Martin Luther & Diet Coke
Here's why I like Real Live Preacher - he's a great writer, and he has a great creative knack for putting his finger right where it hurts. Here he talks about Martin Luther & Diet Coke...
I have a recurring daydream that comes to me quite often. I do not understand the significance of it, and if you think you do, I would prefer you keep your thoughts to yourself. I don’t really want to know.Want to read the rest? Of course you do! Click on over to the full post...
This daydream comes mostly when I should be working on a sermon or when I’m in an elevator. In the dream I am showing the 16th century reformer, Martin Luther, the modern world. How he arrived in our century is not a part of my daydream. Nor is there any explanation for why he speaks modern English.
Martin Luther is absolutely astounded by Diet Coke, elevators, and canned soup. And he says that our world smells funny.
I wince as I look at his monk’s robe, which certainly has not been washed in this or perhaps any other century. “You’re a bit ripe yourself, Marty. But what’s an odor or two among brothers in Christ, eh?”
“Well put,” he says with a polite nod.
He is startled by the fizzy pop when I open an ice cold Diet Coke. He lifts the can to his ancient lips, and his eyes open wide. Then he bends forward at the waist, spraying foamy suds all over the floor.
“What in the unholy name of Zwingli is this? It burns like a brew straight from the devil’s arse!”
“Oh, sorry. That’s called carbonation. They have this way of putting bubbles in some of the things we drink. I don’t know why we like it, but we do. I guess it’s a bit of a shock if you’re not used to it.”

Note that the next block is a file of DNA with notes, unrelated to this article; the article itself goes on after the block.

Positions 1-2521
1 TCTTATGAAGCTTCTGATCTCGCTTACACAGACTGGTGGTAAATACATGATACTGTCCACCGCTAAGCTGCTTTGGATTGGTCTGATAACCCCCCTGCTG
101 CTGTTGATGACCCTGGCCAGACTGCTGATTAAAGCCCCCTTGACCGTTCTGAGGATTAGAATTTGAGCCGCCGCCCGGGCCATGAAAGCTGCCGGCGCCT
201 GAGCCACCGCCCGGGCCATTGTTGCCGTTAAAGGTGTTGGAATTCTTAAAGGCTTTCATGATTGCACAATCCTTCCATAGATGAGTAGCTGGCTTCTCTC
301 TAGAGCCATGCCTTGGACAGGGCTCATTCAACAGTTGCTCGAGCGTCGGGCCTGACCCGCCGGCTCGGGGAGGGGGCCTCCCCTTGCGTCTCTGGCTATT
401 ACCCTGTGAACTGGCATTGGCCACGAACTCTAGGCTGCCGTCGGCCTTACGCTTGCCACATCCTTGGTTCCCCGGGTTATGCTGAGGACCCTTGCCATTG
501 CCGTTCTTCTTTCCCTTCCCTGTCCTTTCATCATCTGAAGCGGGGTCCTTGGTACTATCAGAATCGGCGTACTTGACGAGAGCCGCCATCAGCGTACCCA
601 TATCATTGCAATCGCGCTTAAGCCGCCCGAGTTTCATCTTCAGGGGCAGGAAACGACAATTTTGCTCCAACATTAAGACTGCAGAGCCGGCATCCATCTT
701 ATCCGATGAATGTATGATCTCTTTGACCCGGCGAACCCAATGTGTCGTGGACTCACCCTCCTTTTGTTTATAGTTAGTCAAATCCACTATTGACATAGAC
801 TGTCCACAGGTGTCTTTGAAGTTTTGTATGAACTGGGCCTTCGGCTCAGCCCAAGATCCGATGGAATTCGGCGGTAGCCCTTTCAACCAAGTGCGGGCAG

He squints at the can, sounding out the letters. “'Diet of Coke.' I am not familiar with this particular council. Is there to be a disputation? Will I be asked to defend myself? You understand I’m a bit nervous after the incident at Worms.”
“Oh yeah, the Diet of Worms. That’s that council meeting where you were excommunicated, right?”
His eyes broke away from mine, and he looked around the room, then back at me. He nodded hesitantly.
“Don’t worry man, Diet Coke is a whole other thing.”
“So…how much longer will you be here?”
“Not much longer. Just a few more minutes and I have to go back.”
“Oh,” I say, sadly. “Okay, how about this? We each get to ask the other two questions about life in his time. I go first.”
Martin Luther nods in agreement.
This is the opportunity of a lifetime, and I don’t want to blow it. But suddenly I can’t think of anything to say. And time is running out. I open my mouth and say the first thing that comes to mind...